Use what you know about your child to craft your conversation.
Recommended age ranges provide parents with a “heads up” for when they should talk to their kids about alcohol — bottom line, the earlier the better. But children mature at different rates and parents will be more successful in engaging their children if they use what makes them unique.
Is your child excited by science? There’s plenty of information about the brain and overall body systems that have to do with alcohol. Is he or she a wizard at math? There are a lot of statistics and numbers that can help you share important facts on underage drinking.
As most elementary-school-aged children have a limited attention span, your best approach is to share one point at a time, just enough for them to process. You may find a path they are receptive to or need to try another one.
Teaching your child to avoid underage drinking isn’t about having one “big talk.” It’s actually better to just start talking … have multiple, shorter conversations over an extended period of time, adding topics as they grow up.
Turn everyday situations into teachable moments.
Teachable moments aren’t something you need to schedule. They are opportunities you find during the course of a day that lets you share the facts about alcohol with your child.
Below are a few themes you can build upon. Just remember, you want to encourage a dialogue with your child, so try to ask open-ended questions instead of those that only require a yes/no response.
Watching television shows and commercials, movies or music videos
What children see:
Famous, glamorous people are enjoying alcohol.
Do you think these people are happy because of the alcohol? Truth is, sometimes it makes people sad or angry.
Do you think this is real life? While they may be happy, the truth is that these people are actors and it’s their job to smile and pretend like they’re having a good time.
Do you think that alcohol will make you “cool” and popular like the person in the ad or the movie? Is this something you and your friends have talked about? Are there things you feel pressured to do to feel popular?
Incident in the local community or in the media
What children hear or see:
Kids or teens arrested for drinking on the playground or in the woods and are suspended from school.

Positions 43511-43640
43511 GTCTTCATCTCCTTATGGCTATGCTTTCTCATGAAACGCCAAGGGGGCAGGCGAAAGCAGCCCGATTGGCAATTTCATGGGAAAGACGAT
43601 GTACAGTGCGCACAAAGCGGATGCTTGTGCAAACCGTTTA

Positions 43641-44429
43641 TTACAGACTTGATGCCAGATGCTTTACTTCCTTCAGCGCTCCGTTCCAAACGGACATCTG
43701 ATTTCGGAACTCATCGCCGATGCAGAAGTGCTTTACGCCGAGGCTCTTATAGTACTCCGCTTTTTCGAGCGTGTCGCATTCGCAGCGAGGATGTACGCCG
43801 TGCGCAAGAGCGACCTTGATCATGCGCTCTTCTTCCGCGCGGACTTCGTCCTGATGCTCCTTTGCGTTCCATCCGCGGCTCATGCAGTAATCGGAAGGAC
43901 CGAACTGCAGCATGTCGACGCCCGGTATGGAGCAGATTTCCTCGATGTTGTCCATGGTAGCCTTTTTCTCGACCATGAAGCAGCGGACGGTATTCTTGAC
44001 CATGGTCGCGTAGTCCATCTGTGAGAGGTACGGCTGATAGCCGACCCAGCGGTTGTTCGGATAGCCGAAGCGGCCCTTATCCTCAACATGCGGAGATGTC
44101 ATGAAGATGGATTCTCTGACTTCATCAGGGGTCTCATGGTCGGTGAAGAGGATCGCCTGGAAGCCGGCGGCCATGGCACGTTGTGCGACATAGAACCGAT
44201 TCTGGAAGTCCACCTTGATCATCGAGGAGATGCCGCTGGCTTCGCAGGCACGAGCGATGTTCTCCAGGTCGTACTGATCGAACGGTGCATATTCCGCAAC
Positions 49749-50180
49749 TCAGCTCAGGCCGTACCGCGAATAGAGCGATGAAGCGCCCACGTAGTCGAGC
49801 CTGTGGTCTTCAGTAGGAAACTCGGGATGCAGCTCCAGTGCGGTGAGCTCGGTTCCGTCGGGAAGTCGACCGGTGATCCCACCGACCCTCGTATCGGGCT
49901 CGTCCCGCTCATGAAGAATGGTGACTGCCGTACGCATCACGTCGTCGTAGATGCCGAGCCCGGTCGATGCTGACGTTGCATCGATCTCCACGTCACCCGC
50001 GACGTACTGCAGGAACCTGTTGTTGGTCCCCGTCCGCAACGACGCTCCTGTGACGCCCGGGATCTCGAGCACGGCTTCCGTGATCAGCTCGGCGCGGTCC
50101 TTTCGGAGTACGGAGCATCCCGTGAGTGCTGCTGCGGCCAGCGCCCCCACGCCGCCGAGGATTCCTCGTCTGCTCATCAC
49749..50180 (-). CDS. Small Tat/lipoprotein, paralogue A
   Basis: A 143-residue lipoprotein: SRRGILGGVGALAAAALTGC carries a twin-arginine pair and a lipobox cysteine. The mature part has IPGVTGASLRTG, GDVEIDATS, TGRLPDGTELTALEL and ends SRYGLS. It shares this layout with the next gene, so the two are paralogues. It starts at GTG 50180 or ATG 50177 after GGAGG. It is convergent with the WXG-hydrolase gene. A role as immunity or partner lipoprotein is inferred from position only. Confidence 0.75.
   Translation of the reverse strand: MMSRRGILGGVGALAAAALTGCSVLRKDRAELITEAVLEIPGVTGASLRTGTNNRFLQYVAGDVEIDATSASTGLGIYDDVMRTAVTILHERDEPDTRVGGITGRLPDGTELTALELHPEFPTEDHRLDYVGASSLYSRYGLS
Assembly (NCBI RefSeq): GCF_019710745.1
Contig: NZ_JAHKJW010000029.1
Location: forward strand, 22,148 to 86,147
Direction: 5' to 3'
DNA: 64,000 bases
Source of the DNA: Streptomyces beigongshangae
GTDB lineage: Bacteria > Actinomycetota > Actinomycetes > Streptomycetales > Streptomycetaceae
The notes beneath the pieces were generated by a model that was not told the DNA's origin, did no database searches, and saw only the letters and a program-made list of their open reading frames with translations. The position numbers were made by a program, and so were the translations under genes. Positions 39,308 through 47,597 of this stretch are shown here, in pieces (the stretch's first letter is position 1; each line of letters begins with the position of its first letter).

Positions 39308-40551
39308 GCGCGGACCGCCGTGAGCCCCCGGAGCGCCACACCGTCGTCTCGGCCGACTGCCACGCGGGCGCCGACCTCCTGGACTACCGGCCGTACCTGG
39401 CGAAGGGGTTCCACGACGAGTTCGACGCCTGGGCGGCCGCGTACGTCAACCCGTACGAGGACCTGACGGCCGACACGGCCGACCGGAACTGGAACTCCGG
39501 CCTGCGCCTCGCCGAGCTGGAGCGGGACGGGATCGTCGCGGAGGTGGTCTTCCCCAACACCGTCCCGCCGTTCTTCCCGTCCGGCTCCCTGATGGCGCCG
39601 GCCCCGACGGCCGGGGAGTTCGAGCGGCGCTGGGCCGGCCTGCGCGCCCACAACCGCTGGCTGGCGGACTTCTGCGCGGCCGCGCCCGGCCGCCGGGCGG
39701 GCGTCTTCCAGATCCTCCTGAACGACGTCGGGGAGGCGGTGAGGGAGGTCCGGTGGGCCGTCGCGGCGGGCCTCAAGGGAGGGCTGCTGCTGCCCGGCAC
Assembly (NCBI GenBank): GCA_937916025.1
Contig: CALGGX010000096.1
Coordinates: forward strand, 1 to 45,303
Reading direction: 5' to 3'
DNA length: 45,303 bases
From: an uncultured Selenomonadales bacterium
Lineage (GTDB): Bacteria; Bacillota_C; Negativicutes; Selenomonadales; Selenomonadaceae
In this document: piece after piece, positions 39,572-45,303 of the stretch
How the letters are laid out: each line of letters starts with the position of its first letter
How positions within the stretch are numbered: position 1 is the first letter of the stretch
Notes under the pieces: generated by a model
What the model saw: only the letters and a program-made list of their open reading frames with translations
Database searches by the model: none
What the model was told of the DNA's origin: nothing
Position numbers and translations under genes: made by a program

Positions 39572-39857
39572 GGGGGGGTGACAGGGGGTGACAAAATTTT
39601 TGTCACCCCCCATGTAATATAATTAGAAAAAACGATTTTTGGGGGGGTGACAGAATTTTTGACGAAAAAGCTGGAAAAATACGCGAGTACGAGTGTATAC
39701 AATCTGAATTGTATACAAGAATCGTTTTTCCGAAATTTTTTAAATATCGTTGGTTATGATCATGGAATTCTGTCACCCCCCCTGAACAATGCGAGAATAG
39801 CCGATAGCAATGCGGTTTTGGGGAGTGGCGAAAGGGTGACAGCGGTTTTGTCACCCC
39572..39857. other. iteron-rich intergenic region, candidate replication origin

Why do you think they were drinking in the first place? Did you know that alcohol is dangerous for kids and can damage your brain and keep it from developing properly?
Do you know these kids who were drinking? What do you think of these kids? What do you think their parents will say?
Do you ever hear kids at school talking about alcohol? What do they say about it?
Has anyone offered you alcohol? If anyone ever offers you alcohol, you know to say no, right? If someone asks you, you can always tell me what happened, and we’ll figure out what to do.
What children see:
During celebrations, children often see adults consuming alcohol while having a good time. Maybe the kids even witness those adults getting buzzed and exhibiting unusual behavior.
Do you know that alcohol is OK for adults to drink, but not kids? How does that make you feel? What do you think when you see someone you know drinking — does it surprise or shock you? Do you think they should drink in front of kids?
Do you know that adults sometimes use alcohol to relax or drink it as part of a celebration? How important do you think it is that they know when to stop and not to drive if they’ve had too much? If they’ve had too much to drink, what do you think is the best way for them to get home?
Have you ever wanted to take a sip from someone’s drink? Has anyone ever offered you a taste of their drink? What would you say if they did? Would you tell me about it? Do you know why it’s not a good idea to even taste alcohol?
Alcoholism in the family
What children see:
A family member repeatedly drunk at family events; maybe a family member who has “hit bottom” and was arrested or entered a rehab program.
How do you feel about the family member who has a drinking problem? Do they look or seem happy? Why do you think they keep drinking? What does it make you think about drinking alcohol? Does it make you want to stay away from it?
Can you think of ways that drinking can get in the way of your dreams and hurt the people you love?
Did you know that the younger someone starts drinking that the more likely they are to have problems with alcohol when they’re older?
Were you aware that alcoholism can run in families? Did you know that’s why it’s really important to not drink underage or maybe ever? How can someone who has a problem with alcohol get help?
1 in 3 Kids have tried alcohol by age 8
By age 12, the number of kids who have tried alcohol increases to 2 in 3.
Tip: The earlier you start talking to your child about alcohol, the better. Early engagement can help your child avoid future problems with alcohol.
Your child looks up to you. Let them know what you’re telling them is intended to keep them safe, not frighten them.